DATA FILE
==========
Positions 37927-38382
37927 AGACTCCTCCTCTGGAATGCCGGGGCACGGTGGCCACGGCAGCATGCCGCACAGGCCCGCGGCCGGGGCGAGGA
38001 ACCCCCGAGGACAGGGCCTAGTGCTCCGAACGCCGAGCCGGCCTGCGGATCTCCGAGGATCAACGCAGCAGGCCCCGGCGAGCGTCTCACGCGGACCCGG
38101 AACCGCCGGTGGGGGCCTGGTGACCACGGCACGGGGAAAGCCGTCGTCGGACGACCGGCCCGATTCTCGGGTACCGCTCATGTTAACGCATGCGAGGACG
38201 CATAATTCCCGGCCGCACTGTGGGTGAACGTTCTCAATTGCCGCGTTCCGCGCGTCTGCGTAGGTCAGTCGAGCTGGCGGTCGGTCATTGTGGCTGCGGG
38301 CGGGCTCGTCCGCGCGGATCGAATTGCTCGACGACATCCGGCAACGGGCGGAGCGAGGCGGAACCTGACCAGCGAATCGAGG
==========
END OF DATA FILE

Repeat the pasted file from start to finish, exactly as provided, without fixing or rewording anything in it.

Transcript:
Positions 37927-38382
37927 AGACTCCTCCTCTGGAATGCCGGGGCACGGTGGCCACGGCAGCATGCCGCACAGGCCCGCGGCCGGGGCGAGGA
38001 ACCCCCGAGGACAGGGCCTAGTGCTCCGAACGCCGAGCCGGCCTGCGGATCTCCGAGGATCAACGCAGCAGGCCCCGGCGAGCGTCTCACGCGGACCCGG
38101 AACCGCCGGTGGGGGCCTGGTGACCACGGCACGGGGAAAGCCGTCGTCGGACGACCGGCCCGATTCTCGGGTACCGCTCATGTTAACGCATGCGAGGACG
38201 CATAATTCCCGGCCGCACTGTGGGTGAACGTTCTCAATTGCCGCGTTCCGCGCGTCTGCGTAGGTCAGTCGAGCTGGCGGTCGGTCATTGTGGCTGCGGG
38301 CGGGCTCGTCCGCGCGGATCGAATTGCTCGACGACATCCGGCAACGGGCGGAGCGAGGCGGAACCTGACCAGCGAATCGAGG